Romance is a highly sought-after genre of fiction as it dives into one of the most desired things among the human race: love. Creating a romance can be a real whirlwind of an experience, so it’s a good thing there are so many great romance writing prompts out there.
Even those who claim to only read horror, or the totally die-hard, all-in, Comicon-every-weekend sci-fi fans, are secretly a sucker for a good romance once in a while. Writing an authentic, believable romance novel requires you to dig deep inside yourself and pull out some emotions. It requires vulnerability which can be scary to some writers, causing them to avoid it altogether. Writing romance isn’t for everyone, but it is a good skill to have. Even if your main plot is as far away from romance as one could ever imagine, you may want to include a romantic subplot. Or, at least have a little love triangle going on.
People crave love. Adding some love to your book, regardless of the main genre, is often a smart move. It is one more thing that keeps readers engaged and has them emotionally investing in the characters. So, whether you are looking to write the world’s next big love story or you just want to spice up your supernatural thriller, here are some great romance writing prompts to get you started.
Romance Writing Prompts for a Romance Novel
While romance can pop up in almost any book of any kind, there still is an entire genre dedicated to straight romance. Here are some romance writing prompts to get your epic tale of crazy love started.
Character Driven Romance Writing Prompts
These prompts are simple, character-centered base ideas that can be taken in any direction you want. These plot starters are at the center of many successful romance novels:
- Best Friends. The characters start out as best friends but eventually decide to start a relationship. This can either be a happily ever after or a terrible idea.
- Enemies. The characters begin as enemies. At some point, they are forced to spend time together and begin falling in love.
- Unhappy Ending. Two people are crazy for each other, but can’t ever be together due to circumstances out of their control.
- The Break-Up. A couple that has broken up realize that they may have made a mistake – but is it too late?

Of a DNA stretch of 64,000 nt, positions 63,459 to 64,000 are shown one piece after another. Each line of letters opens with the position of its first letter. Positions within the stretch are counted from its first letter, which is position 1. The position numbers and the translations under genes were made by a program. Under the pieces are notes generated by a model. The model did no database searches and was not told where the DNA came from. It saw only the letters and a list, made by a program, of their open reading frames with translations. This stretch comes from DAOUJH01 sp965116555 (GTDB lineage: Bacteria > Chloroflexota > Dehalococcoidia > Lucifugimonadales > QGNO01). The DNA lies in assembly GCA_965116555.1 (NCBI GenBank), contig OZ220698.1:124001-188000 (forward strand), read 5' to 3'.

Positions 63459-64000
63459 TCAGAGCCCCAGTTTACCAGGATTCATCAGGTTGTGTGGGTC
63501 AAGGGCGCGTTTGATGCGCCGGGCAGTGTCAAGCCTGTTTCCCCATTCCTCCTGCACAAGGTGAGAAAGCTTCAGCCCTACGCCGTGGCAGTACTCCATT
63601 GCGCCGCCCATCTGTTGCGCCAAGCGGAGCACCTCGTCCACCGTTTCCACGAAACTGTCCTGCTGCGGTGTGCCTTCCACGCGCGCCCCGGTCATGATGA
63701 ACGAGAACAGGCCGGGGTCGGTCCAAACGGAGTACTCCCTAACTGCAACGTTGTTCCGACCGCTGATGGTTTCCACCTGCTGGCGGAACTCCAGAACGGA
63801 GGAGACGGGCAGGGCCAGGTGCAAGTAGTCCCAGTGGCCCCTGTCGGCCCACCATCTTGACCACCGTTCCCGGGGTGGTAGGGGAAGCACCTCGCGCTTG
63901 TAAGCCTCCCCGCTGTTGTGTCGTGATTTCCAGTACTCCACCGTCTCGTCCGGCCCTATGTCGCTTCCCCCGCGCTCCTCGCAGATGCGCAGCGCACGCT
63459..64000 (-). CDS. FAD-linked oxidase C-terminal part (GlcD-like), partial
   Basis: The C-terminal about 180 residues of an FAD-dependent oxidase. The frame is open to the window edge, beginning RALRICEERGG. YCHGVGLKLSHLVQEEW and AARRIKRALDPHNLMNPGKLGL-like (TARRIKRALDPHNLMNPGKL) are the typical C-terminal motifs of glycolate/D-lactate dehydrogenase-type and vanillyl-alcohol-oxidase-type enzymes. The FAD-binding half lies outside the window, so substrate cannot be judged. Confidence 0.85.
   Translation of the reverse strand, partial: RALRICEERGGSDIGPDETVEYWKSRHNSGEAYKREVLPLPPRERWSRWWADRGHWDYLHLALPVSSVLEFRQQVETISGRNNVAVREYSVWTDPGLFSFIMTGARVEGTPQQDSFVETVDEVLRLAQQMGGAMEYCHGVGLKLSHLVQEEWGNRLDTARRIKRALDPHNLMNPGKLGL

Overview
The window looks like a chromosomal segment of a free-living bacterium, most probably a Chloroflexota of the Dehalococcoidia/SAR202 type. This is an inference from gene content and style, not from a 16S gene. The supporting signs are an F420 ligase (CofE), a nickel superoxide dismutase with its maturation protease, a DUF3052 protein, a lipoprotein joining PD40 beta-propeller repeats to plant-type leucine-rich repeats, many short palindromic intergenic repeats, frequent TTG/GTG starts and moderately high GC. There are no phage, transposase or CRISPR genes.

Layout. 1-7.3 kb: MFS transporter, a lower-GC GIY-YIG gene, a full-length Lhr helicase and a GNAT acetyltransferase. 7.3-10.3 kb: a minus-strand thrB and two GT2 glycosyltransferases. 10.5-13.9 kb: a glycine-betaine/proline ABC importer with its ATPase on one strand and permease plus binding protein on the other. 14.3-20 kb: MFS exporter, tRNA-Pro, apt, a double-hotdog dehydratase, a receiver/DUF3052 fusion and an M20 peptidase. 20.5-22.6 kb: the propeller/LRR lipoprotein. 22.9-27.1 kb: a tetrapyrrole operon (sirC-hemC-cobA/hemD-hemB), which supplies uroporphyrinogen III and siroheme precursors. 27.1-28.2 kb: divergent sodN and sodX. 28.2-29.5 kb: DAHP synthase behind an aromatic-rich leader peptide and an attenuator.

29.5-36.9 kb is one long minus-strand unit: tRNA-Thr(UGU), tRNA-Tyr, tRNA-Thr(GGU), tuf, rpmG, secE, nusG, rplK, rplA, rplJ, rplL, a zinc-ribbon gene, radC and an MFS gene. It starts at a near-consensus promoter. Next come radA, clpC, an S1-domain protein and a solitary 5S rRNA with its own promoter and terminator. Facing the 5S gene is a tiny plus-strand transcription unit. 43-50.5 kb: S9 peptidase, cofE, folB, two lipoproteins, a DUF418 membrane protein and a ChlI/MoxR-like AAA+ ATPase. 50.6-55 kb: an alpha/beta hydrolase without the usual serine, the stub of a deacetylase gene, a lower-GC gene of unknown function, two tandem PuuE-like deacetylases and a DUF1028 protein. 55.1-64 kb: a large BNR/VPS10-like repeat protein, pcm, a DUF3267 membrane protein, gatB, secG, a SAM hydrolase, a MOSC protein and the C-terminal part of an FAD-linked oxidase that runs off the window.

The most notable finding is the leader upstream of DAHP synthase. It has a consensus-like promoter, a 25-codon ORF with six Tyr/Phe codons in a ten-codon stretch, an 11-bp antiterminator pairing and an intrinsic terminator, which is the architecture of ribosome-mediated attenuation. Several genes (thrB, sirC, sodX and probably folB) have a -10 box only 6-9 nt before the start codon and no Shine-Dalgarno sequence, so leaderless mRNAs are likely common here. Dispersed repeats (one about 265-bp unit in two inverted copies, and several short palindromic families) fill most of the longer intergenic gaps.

- Broken Tradition. Create a couple where all gender role and relationship expectations are turned upside down. What does this romance look like?
- Bad Timing. Two people know they are perfect for each other, but the timing is just never right.
Plot-Driven Romance Writing Prompts
Sometimes a romance is driven purely by chance or circumstance. Use some of these simple plot ideas to bring your lovers together.
- The Tourist. A tourist travels abroad and doesn’t know the language. They become infatuated with a local.
- The Arrangement. Two people within an arranged marriage actually fall in love – after getting married.
- The Campaign. Two people are fighting for the same spot in an election. Could be anything from a true political campaign to high school class president.
- A Life Changed. Two lives are changed forever when they embark on a short but sweet love affair.
- Lies. A major lie is what brings two people together – what happens when one or both of them find out the truth?
When Love Starts with Conflict
Make the love affair interesting and have it start with some intense conflict. Conflict drives every story, and romance is no exception. This works best when the two lovers really hate each other in the beginning. Any of these can have the male/female roles reversed.
He has already been ruled out. She made up her mind long ago that she would never date a man with his title (doctor, biker, lawyer, etc.)
She already broke his heart once. He pursued her once in the past and was brutally rejected. She has realized how stupid she was and is desperate for another chance.
He was faking it at first. perhaps he made a bet that he could get her, or he pretended that he liked her so he could manipulate her and reveal all her secrets. Oops, now he loves her.
She has moral concerns. She is his boss/professor/teacher/captor and it would not be appropriate, no matter how badly she wants to do it.
He is a suspect. He is suspected of a major crime (murder, large scale robbery, etc) and she is wary of the implications.
The first impressions were terrible. Their first meeting was awkward and horrible. Neither of them left with a good first impression. They have a difficult time finding their way back to each other.
These are just a few examples of an initial conflict that can set the stage for a rocky but interesting romance!
Now that you have some ideas for the base concept of your novel, here are some specific plot ideas to get your creative juices flowing.
Your main character shares a wildly exciting and romantic week with the man she has always loved. They express their feelings for each other, and he tells her of his desire to stay with her forever and build a life together. They fall asleep one night in complete and utter bliss. The next morning, he is gone. He cannot be found or reached. She is heartbroken and must begin the process of rebuilding. Five years later, he returns. What happened?
Eye for an Eye
Your main character’s boring, predictable life is shaken when they discover a stranger dying in an alley. They want to call 911 but the person begs them not to. They decide to take the person back to their place to fix them up. Once the mysterious stranger is better and feels stronger, they reveal that they are actually a supernatural being. Their species holds strongly to the “eye for an eye” and that includes saving lives. Your protagonist is now stuck with this being as their sidekick until they are able to save their life. At first, this is annoying, until feelings start to develop.